Park reaffirms strength of U.S. alliance
As President Park Geun-hye returned to Korea Sunday following her four-day trip to Washington, she appears to have quelled concerns raised there over Seoul’s friendliness toward China.
Park’s presence at the military parade in Beijing to commemorate the 70th anniversary of the end of World War II last month was believed to have prompted anxiety in Washington, as the event was shunned by most democratic nations.
But the alleviation of jitters over Seoul’s close ties with its eastern neighbor in recent months was best captured by Park’s visit to the Pentagon on Thursday with Defense Minister Han Min-koo. The scene of the South Korean leader receiving a full military honor parade upon her arrival to meet with U.S. Defense Secretary Ash Carter appeared to symbolize strong alliance between the two nations, observers said.
“The major mission [of the trip] was to dispel worries in Washington that Seoul was leaning toward Beijing. The scene of President Park watching a full military honor parade at the Pentagon has served to ease those worries raised by the picture of Park last month in Beijing watching a military parade alongside President Xi Jinping,” said Yun Duk-min, director of the National Diplomacy Academy, on Sunday.
The full military honor parade for Park, which was the first during Secretary Carter’s tenure, appeared to have symbolic meaning as it was reminiscent of the military parade Park watched last month in the capital of the world’s second-largest economy.
“Park’s chanting ‘We go together’ with U.S. military officials at the Pentagon symbolized further strengthening of the Korea-U.S. alliance and was therefore a meaningful display,” Cho Nam-hoon, a research fellow at Korea Institute for Defense Analyses, noted.
Another major theme of Park’s second official visit to the U.S. was the reaffirmation of the two allies’ firm stance on dealing with North Korea, particularly over its nuclear ambitions, which the two leaders pledged would be addressed with “utmost urgency and determination” in a joint statement issued following a summit at the White House on Friday.
The fact that the joint statement specifically touched on the issue of North Korea in an unprecedented case reassured a sense of urgency felt by the two nations in stopping Pyongyang from developing nuclear weapons.
In the joint statement, the two made clear they would not accept North Korea as a nuclear weapons state and stand ready to impose additional sanctions should the North choose to ignore international warnings in regard to its nuclear program and development of ballistic missiles.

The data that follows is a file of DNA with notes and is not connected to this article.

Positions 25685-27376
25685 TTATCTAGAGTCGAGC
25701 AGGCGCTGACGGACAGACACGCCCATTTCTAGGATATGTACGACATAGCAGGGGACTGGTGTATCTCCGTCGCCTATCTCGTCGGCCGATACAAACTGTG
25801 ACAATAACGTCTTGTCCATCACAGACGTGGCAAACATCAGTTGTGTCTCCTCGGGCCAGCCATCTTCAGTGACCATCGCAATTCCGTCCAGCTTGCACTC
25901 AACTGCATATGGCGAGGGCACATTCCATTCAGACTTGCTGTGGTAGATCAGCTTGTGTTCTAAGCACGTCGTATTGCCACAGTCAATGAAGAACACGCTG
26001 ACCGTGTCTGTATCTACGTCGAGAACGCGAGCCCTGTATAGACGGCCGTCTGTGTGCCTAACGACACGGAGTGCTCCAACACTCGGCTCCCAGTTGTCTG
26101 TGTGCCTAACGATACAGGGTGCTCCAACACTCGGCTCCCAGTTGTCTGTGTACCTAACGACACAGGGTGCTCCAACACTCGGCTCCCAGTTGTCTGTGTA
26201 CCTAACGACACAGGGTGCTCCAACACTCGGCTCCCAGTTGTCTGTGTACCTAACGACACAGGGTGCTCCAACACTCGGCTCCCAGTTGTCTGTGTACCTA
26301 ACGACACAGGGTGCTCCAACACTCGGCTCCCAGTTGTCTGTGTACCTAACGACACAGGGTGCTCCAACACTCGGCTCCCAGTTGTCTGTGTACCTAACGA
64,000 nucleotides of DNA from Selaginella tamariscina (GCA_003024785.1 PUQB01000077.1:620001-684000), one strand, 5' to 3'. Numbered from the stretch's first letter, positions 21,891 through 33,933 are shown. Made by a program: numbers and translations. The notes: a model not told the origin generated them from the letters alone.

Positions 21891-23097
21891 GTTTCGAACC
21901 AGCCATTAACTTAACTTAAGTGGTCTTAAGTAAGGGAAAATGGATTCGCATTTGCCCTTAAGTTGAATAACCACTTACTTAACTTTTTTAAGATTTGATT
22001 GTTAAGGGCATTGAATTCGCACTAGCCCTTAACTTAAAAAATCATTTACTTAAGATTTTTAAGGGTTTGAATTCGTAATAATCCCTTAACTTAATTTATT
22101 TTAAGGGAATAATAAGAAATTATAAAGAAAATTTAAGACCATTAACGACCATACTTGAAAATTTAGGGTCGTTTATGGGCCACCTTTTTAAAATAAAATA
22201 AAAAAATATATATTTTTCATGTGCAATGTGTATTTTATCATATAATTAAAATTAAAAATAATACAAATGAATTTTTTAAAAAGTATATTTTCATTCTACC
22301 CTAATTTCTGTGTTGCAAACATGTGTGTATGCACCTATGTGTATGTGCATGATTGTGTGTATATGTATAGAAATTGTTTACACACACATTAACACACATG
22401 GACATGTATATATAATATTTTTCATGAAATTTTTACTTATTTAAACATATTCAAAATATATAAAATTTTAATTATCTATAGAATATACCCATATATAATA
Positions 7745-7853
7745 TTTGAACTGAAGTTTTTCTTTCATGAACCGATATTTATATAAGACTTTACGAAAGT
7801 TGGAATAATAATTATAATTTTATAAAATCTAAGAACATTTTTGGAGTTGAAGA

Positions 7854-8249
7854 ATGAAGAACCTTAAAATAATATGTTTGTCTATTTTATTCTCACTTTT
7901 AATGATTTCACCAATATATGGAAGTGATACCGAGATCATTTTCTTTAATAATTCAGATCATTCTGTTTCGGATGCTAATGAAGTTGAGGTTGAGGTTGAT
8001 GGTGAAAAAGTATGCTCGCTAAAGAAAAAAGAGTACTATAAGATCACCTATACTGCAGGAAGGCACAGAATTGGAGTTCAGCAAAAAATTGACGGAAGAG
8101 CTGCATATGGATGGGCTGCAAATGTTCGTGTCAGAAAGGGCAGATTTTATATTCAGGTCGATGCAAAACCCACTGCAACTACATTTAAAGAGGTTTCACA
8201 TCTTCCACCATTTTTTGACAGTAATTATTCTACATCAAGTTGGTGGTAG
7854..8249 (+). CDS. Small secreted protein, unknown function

“We oppose any actions by North Korea that raise tensions or violate UN Security Council resolutions. In particular, if North Korea carries out a launch using ballistic missile technology or a nuclear test, it will face consequences, including seeking further significant measures by the UN Security Council,” the statement read.
The two allies, however, left open the possibility for talks with Pyongyang to possibly remove economic sanctions. President Obama said the Kim Jong-un regime had to be serious about giving up on its nuclear programs, a scenario repeatedly rejected by the Communist nation.
“At the point where Pyongyang says, ‘We’re interested in seeing relief from sanctions and improved relations, and we are prepared to have a serious conversation about denuclearization,’ it’s fair to say we’ll be right there at the table,” Obama said at the joint briefing Friday following the summit with Park.
The term “utmost urgency and determination” in the statement on the North Korea issue and Obama’s mention of coming to the table for talks came after a year of the Obama administration’s so-called strategic patience with Pyongyang, which critics say shows a lack of resolve by the administration to resolve the complicated issue of the North Korean nuclear impasse.
“Washington’s hands were tied in recent years when it came to North Korea as it had been preoccupied with dealing with trouble in the Middle East. The fact that the two nations now see resolving the North Korean nuclear issue as the utmost diplomatic priority carries significant meaning,” said Park Ihn-hwi, a professor of international studies at Ewha Womans University.
While Washington appears to be turning its attention toward resolving the stalemate over North Korea’s nuclear program, it remains to be seen whether talks, such as the six-party talks suspended since 2008, could be arranged in coming months to persuade the North to abandon its nuclear ambitions at a time when Obama has one year left in office.
“The joint statement is filled with preconditions that Pyongyang must fulfill [to resume talks]. It remains unclear whether [the summit] could provide new momentum that could lead to a solution on North Korea’s nuclear program,” said Moon Chung-in, a professor of international studies at Yonsei University.
BY KANG JIN-KYU, YOO JI-HYE [firstname.lastname@example.org]